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The proof is by induction on $k$, the result being obvious when $k=1$.

Call one of the classes "graph theory," and let the graph theory class have $m$ students. The remaining $n-m$ students in the other $k-1$ classes can be partitioned into $t:= n-m-(k-1)+1$ groups. Call these groups $S_1,S_2,\dots,S_t$. Let $s_i$ be the number of people in $S_i$ who are friends with someone in the graph theory class.

I claim that there exists an $i$ for which $s_i=|S_i|$. If not, we would have $$ \sum_{i=1}^t s_i\le \sum_{i=1}^t(|S_i|-1)=\left(\sum_{i=1}^t S_i\right) -t=(n-m)-t=n-m-(n-m-k+2)=k-2 $$ But this contradicts the fact that the graph theory students know $k-1$ students in the other classes in total.

Now, choose some particular $i$ for which $s_i=|S_i|$. This means that everyone in $S_i$ is friends with someone in the graph theory class. Let $G=\{g_1,g_2,\dots,g_j\}$ be set of graph theory students who are friends with someone in $S_i$. For each $h\in \{1,2,\dots,j\}$, let $F_h$ be the set of students in $S_i$ that $g_h$ is friends with. This means the sets $F_1,F_2,\dots,F_j$ are a partition of $S_i$.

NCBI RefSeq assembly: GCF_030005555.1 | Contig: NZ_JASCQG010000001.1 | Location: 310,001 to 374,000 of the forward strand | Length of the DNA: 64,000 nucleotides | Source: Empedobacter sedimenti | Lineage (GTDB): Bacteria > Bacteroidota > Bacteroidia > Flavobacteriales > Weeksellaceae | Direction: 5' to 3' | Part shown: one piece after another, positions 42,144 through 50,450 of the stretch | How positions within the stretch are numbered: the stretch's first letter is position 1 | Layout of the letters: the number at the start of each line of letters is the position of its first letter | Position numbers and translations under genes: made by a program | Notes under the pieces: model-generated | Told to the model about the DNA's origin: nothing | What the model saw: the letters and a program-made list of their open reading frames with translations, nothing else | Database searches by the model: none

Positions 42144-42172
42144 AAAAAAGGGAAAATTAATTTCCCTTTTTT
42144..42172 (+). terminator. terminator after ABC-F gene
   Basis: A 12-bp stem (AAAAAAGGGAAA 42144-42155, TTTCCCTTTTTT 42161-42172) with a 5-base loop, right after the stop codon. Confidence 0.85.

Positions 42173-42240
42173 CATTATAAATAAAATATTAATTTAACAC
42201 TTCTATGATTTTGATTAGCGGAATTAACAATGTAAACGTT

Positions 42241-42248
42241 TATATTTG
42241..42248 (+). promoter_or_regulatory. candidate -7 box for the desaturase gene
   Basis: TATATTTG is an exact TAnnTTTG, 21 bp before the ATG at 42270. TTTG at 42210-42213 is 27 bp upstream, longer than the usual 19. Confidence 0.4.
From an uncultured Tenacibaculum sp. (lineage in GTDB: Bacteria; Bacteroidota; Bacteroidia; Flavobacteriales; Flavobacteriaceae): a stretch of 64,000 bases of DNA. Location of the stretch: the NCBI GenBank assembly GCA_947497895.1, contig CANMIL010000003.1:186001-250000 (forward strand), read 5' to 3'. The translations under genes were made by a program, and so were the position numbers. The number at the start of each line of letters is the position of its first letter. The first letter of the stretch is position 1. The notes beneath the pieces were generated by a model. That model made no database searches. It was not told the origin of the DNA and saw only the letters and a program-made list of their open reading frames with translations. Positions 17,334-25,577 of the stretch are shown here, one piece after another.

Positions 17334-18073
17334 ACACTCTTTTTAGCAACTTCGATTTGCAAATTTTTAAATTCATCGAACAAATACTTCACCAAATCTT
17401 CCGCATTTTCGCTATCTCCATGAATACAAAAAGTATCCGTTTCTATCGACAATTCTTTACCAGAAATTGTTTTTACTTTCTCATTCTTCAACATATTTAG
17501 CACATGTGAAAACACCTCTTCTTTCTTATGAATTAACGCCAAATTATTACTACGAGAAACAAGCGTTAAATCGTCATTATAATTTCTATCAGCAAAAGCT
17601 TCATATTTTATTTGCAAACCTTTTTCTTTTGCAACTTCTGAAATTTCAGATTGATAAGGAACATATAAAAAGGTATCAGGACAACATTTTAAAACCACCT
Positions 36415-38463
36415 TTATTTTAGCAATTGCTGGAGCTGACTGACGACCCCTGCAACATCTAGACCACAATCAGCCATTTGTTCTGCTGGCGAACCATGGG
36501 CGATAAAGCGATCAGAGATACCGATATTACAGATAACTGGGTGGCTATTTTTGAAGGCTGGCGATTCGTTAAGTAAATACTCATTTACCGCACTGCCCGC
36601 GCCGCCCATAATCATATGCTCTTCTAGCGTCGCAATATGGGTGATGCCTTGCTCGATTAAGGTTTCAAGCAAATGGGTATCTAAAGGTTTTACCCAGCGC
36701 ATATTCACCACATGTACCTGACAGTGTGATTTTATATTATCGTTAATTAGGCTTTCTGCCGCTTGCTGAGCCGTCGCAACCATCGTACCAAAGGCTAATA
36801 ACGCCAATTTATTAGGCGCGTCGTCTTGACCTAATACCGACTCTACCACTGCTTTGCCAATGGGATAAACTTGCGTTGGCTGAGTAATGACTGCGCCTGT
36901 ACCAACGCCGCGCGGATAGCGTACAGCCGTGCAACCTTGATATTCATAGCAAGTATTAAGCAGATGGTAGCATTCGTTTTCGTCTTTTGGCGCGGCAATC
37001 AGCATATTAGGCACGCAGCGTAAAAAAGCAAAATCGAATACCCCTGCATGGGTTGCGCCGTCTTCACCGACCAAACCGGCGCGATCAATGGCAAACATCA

The solution is this: everyone in the graph theory class is in a group by themselves, an everyone else is in their original grouping, except for the people in $G\cup S_i$. The group $S_i$ is disbanded, and all of the groups $$\{g_1\}\cup F_1,\{g_2\}\cup F_2,\dots,\{g_j\}\cup F_j$$ are formed. Now, let us count the number of groups:

  • There are $t-1$ groups of the form $S_1,S_2,\dots,S_{i-1},S_{i+1},\dots,S_t$.

  • There are $m-j$ singleton groups, consisting of the graph theory students who are not in $G$.

  • There are $j$ groups of the form $F_1,F_2,\dots,F_j$.

Therefore, the number of groups is $(t-1)+(m-j)+j=n-k+1$, as required.